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To Mr. Sewell.
Sir, Your useful Magazine having engaged the public attention to a great national object, the importance of Naval Architecture both to our Navy and our Commerce, I am encouraged, from the reception you gave a little piece on that subject in your Appendix to your Tracts on Naval Architecture, to submit the following Hints to your consideration respecting Inland Navigation, from an old Correspondent. Both objects have an intimate connection with each other; and Great Britain owes much of her power, prosperity, and welfare, to the encouragements given to them. These Hints were written about two years ago for a particular object; and if encouragement is given, I hope to see a Society formed for the Improvement of Inland Navigation, similar to the one that has been instituted for Naval Architecture
What is here suggested, may be useful to a numerous class of
readers who have not an opportunity of perusing larger works, containing in many respects similar information. You have already given us one proof of your readiness to invite communications on useful projects; and I am persuaded you will be equally so, on another that may be no less useful to our internal interests and resources. London,
I am, SIR, yours, July 1, 1792.
HINTS AND QUERIES ON INLAND NAVIGATION
A pamphlet, entitled “ The History of Inland Naviga“ tion in England,” published. some years, having been long out of print, and it being proposed to re-publish the same with improvements, and to continue it to the present time, the following Hints and Queries are submitted for consideration :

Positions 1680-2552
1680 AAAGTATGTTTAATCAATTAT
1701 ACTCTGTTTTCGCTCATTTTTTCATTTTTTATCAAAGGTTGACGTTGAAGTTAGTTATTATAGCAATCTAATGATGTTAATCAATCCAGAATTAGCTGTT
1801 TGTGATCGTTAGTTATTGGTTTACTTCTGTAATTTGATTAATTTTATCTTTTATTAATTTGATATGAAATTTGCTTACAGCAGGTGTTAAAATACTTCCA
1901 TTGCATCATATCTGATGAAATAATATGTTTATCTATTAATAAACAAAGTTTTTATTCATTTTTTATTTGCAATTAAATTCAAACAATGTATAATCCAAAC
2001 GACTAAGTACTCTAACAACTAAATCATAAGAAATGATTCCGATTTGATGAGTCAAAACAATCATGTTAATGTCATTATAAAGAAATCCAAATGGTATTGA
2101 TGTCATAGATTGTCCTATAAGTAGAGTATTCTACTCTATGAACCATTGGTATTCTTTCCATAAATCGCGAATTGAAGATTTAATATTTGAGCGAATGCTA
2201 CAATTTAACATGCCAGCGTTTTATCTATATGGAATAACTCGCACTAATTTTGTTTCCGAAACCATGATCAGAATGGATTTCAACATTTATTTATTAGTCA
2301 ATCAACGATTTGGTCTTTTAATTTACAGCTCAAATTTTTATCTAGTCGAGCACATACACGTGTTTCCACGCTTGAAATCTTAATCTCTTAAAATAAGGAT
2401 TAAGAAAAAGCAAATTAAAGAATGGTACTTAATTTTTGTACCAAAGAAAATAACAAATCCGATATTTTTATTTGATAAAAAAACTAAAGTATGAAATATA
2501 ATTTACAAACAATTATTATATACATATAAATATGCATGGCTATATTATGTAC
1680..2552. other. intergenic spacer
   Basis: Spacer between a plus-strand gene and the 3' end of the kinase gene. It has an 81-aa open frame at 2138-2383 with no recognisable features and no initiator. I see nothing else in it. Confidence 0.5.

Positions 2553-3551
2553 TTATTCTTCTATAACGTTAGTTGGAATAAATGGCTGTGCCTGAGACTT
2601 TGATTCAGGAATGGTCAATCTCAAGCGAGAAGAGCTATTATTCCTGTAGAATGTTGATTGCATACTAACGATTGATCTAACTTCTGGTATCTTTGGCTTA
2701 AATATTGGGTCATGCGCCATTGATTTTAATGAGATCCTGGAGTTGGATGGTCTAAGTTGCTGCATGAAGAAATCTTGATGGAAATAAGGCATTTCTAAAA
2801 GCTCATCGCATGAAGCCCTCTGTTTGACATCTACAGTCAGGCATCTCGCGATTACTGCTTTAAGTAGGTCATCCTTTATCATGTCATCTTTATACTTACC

The Duke of Bridgewater's Canal, begun in 1759, occasioned many similar projects; and so great has been the spirit excited, that the Legislature have passed no less than thirty-eight Acts of Parliament for the making or perfecting of Canals, or for improving the Inland Navigation of this country. Many of these undertakings are finished; some have failed, and others are at this moment carrying into execution. A complete history of them, stating their particular objects, their extent, and their effects, cannot but be interesting to the public, who have been so much benefited by them.
There have been, perhaps, few objects of internal policy that have so much called forth the powers and resources of the country as Inland Navigation. Rivers and Canals are to a country, what arteries are to the human body. They aid agriculture and manufactures, and create new markets while they extend old ones.
Inland Navigation has not only been the means of enlarging our foreign commerce, but of giving birth to an internal one ; which, with all our predilection for foreign commerce, has far exceeded it in extent, value, and importance. The influence which this Inland Navigation and Commerce has had upon our industry, population, and resources, has been so great, as in many instances to have changed the whole appearance of the countries through which Canals passed.
The reasons are plain. If we appear as consumers, by means of Canals we are enabled to import more cheaply; if as producers, we add facility both to imports and exports. If the materials of a manufacture lie dispersed, Canals unite them, and at the same time supply the persons concerned in the manufacture with all their necessaries on the cheapest terms. The land-owner, whether as possessing the surface of the land or the mines below it, necessarily finds his advantage from new markets, and from having a cheaper carriage both for his manure and his productions. The intrusion upon his pleasure-grounds he may the more easily forgive, when he recollects the gain in return to his estate, his frequent absences from his country residence, and the many defeats in Parliament which Canal-undertakers in general have experienced, solely on this account. Perhaps it may be laid down, as a gene